The four corners of the building originally had light courts, which had been closed in recent decades and had lost their function. In Mei’s design, these light courts have been restored and made transparent. By linking these four light courts in the floor plan by means of an inner corridor and creating houses on both sides, two rings of houses are created: an inner ring and an outer ring. The houses on the inner ring are located directly on the inner garden, the former atrium. The atrium was originally used for loading and unloading trucks for the factory, and has been transformed into a unique courtyard, accessible to the residents. The houses in the outer ring have beautiful monumental high ceilings, up to 5 meters high, with rounded ceiling connection and monumental window divisions.
Everywhere, the typology of the houses follows the lines of the monument. This naturally led to an attractive differentiation of approximately 200 homes, varying from 50 to 250 m2, and from family apartments to studios, lofts, corner apartments, living-work apartments, and penthouses. The target group is young-working starters for smaller homes, and young couples with or without children.
New time layer
The monumental stairwells are used to access the houses and to reach the newly added residential layer on the original rooftop. These penthouses are organized around the existing light courts and have a roof terrace over the full width.
The layer that represents the present time, is located on top of the building. The new layer is slightly set back in relation to the facade, so that it is withdrawn from the street scene in all modesty. The penthouses subtly blend in with the existing historic elements, such as the light courtyards, the dome of the atrium and form a meandering and pleasant roof landscape of courtyards.
The outer walls of the roof structure are made of a golden yellow, folded aluminum facade cladding. This materialization and refinement in detailing refer to the sheet metal working company Stokvis and tie in very well with the warm, dark bricks and the concrete keystone. The golden-yellow aluminum typesetting is reflected in various places in the interior of the communal areas, such as the frame of the elevators.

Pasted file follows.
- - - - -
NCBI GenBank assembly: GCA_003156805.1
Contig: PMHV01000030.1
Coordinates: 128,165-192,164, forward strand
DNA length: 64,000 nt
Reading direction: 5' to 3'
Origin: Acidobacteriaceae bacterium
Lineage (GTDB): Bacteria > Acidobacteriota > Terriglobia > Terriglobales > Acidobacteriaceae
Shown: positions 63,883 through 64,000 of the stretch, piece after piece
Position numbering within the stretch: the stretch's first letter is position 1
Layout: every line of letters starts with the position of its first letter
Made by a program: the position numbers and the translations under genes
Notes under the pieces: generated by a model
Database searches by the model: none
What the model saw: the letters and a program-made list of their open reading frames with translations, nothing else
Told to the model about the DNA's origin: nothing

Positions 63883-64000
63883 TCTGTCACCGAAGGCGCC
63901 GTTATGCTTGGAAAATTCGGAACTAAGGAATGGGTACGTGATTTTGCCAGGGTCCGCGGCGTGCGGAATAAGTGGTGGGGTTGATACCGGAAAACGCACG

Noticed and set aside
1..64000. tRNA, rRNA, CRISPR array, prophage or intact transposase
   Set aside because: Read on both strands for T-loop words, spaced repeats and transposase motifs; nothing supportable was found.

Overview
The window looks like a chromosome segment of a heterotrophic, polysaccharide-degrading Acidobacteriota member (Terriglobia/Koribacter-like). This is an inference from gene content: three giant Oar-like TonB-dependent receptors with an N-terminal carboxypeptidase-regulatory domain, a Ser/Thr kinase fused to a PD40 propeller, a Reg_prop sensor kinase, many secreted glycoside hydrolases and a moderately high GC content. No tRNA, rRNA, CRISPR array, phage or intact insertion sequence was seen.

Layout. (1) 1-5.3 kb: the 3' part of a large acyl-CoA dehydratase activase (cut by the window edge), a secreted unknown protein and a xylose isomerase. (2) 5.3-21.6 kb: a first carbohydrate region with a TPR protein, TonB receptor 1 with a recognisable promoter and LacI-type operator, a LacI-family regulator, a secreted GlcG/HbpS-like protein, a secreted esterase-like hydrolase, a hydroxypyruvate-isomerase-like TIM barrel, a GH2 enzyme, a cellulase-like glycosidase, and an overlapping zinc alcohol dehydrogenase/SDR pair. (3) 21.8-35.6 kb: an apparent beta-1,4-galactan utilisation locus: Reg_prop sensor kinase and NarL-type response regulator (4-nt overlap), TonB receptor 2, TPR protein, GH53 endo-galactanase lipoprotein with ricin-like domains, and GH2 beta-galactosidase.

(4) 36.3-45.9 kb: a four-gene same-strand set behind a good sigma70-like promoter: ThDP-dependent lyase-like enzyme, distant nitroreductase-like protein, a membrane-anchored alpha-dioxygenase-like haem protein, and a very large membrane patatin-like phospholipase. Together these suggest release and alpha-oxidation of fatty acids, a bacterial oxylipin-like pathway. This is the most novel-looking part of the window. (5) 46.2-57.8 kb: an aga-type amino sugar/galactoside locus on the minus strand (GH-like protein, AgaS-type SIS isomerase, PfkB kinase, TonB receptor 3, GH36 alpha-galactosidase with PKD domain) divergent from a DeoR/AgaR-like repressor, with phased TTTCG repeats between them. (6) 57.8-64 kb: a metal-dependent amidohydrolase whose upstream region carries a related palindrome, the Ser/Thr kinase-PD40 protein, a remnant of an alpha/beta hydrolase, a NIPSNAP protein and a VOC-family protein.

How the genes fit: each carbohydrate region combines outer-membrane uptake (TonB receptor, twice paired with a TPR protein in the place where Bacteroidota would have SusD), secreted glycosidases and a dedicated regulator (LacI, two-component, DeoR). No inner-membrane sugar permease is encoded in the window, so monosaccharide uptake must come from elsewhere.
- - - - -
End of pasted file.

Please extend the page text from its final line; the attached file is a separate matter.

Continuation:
The inner area of the roof structure is finished with wooden cladding that matches the warm appearance of the existing masonry. Within the construction ring courtyards are created around the light hoods. Residents can make these courtyards green themselves, connecting the deck to the green atrium and garden on the side site.
Mei’s designs are characterized by sustainable and future-proof solutions that stimulate the emergence of communities. The concepts are based on themes such as inclusion, diversity, density, sustainability, flexibility, health and well-being. WEST507, as the Ocean House is called since completion, is a loft building with approximately 200 homes, which distinguishes itself in terms of architecture and identity and thus increases the involvement of residents and users.
In the design of WEST507, the monumental spaces have been used for communal functions that serve the community of WEST507. The classic Tudor room and Gothic room, formerly the boardrooms of the Stokvis company, are used for meetings, consultations, flex workplaces for residents, etc. The Juliana Hall, a spacious and richly detailed room above the main entrance and previously the showroom of the innovations of the Stokvis company, has been renovated and is used as a communal room for a library and space for conferences / lectures.